This base class has to date had minimal functionality in it other than the routing of trigger events to the applicable virtual methods and object security enforcement. To support better configuration of these features and those in the future, i have added a new Domain class configuration feature, accessed via a new Configuration property.

Despite the focus on enforcing security in the above new features and updates, there are times when you want to enforce this in the calling code and not globally. For this reason the base class can now be configured to disable the object security checking (by default performed during the trigger after event), leaving it up to the calling code to enforce. Methods accessed from the new Configuration property can be used to control this.

public class ApplicationLogs extends fflib_SObjectDomain
{
  public ApplicationLogs(List<ApplicationLog__c> records)
  {
    super(records);
    Configuration.disableTriggerCRUDSecurity();
  }
}

Domain Trigger State

I have also been asked to provide a means to maintain member variable state between invocation of the trigger handler methods. Currently if you define a member variable in your Domain class it is reset between the before and after trigger phases. This is due to the default trigger handler recreating your Domain class instance each time.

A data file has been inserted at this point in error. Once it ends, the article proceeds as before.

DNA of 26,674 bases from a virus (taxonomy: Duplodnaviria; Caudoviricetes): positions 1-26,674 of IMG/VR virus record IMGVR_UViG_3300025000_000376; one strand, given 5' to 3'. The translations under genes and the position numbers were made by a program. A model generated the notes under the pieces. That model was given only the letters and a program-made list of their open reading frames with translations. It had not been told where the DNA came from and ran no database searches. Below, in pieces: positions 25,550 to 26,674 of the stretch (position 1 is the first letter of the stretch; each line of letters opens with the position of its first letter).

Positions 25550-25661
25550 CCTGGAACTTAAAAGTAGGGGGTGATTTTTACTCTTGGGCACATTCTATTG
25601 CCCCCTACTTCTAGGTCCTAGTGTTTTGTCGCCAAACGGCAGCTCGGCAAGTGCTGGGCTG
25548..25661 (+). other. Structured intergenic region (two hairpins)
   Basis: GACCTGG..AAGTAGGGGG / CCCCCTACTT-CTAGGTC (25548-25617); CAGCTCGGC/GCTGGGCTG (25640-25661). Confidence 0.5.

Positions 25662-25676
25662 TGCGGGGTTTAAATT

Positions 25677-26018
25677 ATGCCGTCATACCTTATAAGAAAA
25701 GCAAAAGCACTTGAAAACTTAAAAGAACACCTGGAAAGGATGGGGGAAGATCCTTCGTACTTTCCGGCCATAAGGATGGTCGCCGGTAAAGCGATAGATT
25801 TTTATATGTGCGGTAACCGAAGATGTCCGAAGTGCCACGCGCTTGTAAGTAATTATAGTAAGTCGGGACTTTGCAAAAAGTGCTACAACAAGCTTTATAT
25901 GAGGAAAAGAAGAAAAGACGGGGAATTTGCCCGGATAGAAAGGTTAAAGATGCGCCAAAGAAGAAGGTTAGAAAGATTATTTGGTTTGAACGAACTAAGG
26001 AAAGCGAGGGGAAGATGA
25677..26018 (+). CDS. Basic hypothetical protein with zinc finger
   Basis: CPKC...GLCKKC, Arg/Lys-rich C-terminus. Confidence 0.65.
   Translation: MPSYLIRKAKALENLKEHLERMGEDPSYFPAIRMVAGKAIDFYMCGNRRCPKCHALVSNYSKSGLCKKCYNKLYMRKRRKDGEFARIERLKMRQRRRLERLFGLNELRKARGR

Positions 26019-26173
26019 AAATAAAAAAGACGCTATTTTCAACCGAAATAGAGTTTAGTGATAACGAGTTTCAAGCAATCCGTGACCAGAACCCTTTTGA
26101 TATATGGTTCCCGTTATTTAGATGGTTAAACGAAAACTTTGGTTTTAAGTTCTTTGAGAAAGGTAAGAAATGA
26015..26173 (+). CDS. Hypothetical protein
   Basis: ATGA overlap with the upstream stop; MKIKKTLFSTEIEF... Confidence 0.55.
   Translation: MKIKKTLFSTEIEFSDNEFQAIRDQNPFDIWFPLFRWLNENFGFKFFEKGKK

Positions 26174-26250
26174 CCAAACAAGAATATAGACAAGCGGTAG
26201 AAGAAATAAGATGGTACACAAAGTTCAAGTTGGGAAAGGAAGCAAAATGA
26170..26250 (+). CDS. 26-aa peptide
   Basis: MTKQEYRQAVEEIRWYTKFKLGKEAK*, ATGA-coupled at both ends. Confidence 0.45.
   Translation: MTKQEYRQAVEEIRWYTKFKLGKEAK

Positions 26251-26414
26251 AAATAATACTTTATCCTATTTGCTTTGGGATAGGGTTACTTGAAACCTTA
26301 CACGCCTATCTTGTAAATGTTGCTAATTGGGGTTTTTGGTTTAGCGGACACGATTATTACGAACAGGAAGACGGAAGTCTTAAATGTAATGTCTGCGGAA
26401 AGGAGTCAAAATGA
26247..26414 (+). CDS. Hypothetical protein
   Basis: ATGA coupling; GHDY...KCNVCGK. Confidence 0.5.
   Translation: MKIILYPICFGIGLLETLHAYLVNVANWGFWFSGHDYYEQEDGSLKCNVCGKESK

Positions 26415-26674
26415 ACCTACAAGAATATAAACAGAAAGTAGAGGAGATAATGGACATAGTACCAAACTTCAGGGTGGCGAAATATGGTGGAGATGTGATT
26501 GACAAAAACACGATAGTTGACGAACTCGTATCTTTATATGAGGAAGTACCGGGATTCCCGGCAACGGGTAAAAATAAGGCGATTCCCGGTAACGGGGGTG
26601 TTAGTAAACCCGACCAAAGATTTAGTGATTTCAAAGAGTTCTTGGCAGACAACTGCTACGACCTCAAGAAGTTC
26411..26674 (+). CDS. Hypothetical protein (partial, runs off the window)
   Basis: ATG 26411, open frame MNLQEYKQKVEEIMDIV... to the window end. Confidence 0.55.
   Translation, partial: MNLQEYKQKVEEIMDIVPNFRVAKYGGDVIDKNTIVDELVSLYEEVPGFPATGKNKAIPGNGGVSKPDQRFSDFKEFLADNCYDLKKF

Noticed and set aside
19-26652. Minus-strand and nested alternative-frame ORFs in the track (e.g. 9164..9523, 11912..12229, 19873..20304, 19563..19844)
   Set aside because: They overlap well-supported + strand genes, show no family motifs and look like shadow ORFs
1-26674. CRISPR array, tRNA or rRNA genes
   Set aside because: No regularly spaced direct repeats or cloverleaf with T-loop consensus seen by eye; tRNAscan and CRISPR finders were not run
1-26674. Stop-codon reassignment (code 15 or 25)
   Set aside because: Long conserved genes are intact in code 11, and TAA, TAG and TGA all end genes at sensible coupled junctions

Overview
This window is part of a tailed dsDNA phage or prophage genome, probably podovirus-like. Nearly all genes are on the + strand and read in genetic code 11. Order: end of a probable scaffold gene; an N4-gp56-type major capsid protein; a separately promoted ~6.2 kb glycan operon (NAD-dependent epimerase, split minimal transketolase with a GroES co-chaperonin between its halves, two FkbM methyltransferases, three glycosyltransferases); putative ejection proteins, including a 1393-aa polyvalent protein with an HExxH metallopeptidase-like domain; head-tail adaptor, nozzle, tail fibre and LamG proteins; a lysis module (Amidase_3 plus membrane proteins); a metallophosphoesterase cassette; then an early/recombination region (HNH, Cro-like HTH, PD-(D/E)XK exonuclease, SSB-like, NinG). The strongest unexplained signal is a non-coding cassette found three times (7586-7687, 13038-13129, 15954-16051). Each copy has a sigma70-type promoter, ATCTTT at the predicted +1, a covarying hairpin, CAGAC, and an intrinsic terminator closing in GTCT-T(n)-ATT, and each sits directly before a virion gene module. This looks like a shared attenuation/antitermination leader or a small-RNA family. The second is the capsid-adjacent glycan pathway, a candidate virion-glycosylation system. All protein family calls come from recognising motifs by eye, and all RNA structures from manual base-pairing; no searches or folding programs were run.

If you want to retain information or records queried in the before handler methods in your class member variables such that it can be reused in the after handler methods, you can now enable this feature using the following configuration. The following illustrates the behaviour.

public class Opportunties extends fflib_SObjectDomain
{
  public String someState;

  public TestSObjectStatefulDomain(List<Opportunity> sObjectList)
  {
    super(sObjectList);
    Configuration.enableTriggerState();
  }

  public override void onBeforeInsert()
  {
    System.assertEquals(null, someState);
    someState = 'Something';
  }

  public override void onAfterInsert()
  {
    System.assertEquals('Something', someState);
  }
}

This feature is also aware of trigger recursion, meaning if there is such a scenario a new Domain class instance is created (since the records it wraps are new).

10 thoughts on “FinancialForce Apex Common Updates

  1. Hi Andrew,

    This is awesome! It’s great to see all of these updates. I will be trying hard to get into your session at DF14!

    • Your very welcome! I will be updating it actually, I actually forgot a new Unit Of Work feature! IDoWork interface for extensibility.